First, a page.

Author: John Pickersgill
Dimner Beeber Middle School
Grade Level: 5-7
In traditional folktales from around the world, many characters are often placed in precarious situations through which they are challenged to gain a rite of passage, or undergo a transformation of sorts, which can lead them to a more balanced resolve or justice in such tales as Cinderella, or deprive them of freedoms such as in The Frog Prince or Sleeping Beauty. Regardless of the out-come, the presence of the transformation theme in fairy and folk tales shows how over time societies have placed a value on the power of change and growth.
From tales of the American Dream to those of Seamstresses of France, transformation has provided a means through which one can extend beyond or be suppressed by one’s limitations.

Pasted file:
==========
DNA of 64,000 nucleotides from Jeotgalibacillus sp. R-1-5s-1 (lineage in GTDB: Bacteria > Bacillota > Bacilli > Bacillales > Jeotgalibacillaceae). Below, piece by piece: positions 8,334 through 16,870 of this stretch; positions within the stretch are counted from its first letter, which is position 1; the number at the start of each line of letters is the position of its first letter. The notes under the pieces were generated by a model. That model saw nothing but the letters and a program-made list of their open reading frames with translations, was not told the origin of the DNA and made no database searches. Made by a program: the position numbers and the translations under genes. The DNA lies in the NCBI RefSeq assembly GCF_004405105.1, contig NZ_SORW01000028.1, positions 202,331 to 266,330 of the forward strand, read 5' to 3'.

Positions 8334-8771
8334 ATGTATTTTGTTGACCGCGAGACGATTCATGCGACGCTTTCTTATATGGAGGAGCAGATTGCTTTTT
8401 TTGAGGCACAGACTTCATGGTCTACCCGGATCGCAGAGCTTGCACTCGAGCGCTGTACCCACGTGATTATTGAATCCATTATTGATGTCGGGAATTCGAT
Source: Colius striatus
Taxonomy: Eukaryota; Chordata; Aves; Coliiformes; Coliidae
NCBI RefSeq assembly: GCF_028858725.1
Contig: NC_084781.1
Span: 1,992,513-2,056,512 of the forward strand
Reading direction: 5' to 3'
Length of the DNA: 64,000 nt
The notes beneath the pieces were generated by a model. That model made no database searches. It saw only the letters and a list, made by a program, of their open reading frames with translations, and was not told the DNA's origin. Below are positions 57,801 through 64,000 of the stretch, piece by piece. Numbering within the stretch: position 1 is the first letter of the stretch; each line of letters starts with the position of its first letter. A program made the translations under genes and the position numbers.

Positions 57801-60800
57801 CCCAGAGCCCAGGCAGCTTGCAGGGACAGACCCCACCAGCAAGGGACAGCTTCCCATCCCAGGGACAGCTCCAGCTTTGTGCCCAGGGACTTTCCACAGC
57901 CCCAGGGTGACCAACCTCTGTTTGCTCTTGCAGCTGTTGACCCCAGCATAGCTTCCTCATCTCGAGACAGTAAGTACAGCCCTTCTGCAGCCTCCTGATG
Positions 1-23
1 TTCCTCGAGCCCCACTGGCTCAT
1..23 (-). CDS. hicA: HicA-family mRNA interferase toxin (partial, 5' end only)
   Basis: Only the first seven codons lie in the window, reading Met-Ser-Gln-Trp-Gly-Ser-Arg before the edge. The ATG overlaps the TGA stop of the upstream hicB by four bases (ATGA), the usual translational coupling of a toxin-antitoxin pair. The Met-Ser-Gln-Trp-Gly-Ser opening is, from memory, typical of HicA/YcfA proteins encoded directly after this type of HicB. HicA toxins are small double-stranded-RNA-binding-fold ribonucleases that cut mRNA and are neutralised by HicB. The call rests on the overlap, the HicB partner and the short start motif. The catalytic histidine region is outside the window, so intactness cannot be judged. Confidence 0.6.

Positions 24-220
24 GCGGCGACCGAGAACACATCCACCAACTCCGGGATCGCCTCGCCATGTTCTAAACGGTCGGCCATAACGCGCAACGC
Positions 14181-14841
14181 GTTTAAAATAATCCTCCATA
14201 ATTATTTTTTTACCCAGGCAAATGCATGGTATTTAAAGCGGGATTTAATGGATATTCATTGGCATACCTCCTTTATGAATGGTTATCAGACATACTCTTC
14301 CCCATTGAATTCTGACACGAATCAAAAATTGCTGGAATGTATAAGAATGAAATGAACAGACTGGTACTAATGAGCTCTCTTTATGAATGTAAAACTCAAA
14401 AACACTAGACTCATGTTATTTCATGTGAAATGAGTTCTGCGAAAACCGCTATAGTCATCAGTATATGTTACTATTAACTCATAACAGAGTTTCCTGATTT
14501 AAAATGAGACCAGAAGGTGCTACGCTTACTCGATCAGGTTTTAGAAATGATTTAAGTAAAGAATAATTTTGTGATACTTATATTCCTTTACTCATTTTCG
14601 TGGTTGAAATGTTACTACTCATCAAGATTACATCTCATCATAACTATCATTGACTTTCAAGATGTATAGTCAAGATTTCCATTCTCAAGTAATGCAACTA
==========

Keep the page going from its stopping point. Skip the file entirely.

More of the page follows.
Many of my students are going through their own transformations, externally and internally, as the expectations for them change and their identities are shifting from children to young adults. My plan is that through using age old tales such as the ones I have chosen for this curriculum, I might be able to infuse the idea into the minds of my students that transformation is an essential part of life; something that can be as dramatic and metaphorical as shape-shifting in our fairy tales, or as simple as the passage to adolescence from child.
Students will use such strategies as group work, discussion, writing workshops, and “think aloud”. I will practice with students “How To” frameworks for writing assignments and active reading. We will also be conducting a fair amount of discussion, and questioning will be an integral strategy.
Download Unit: Pickersgill-_Unit.pdf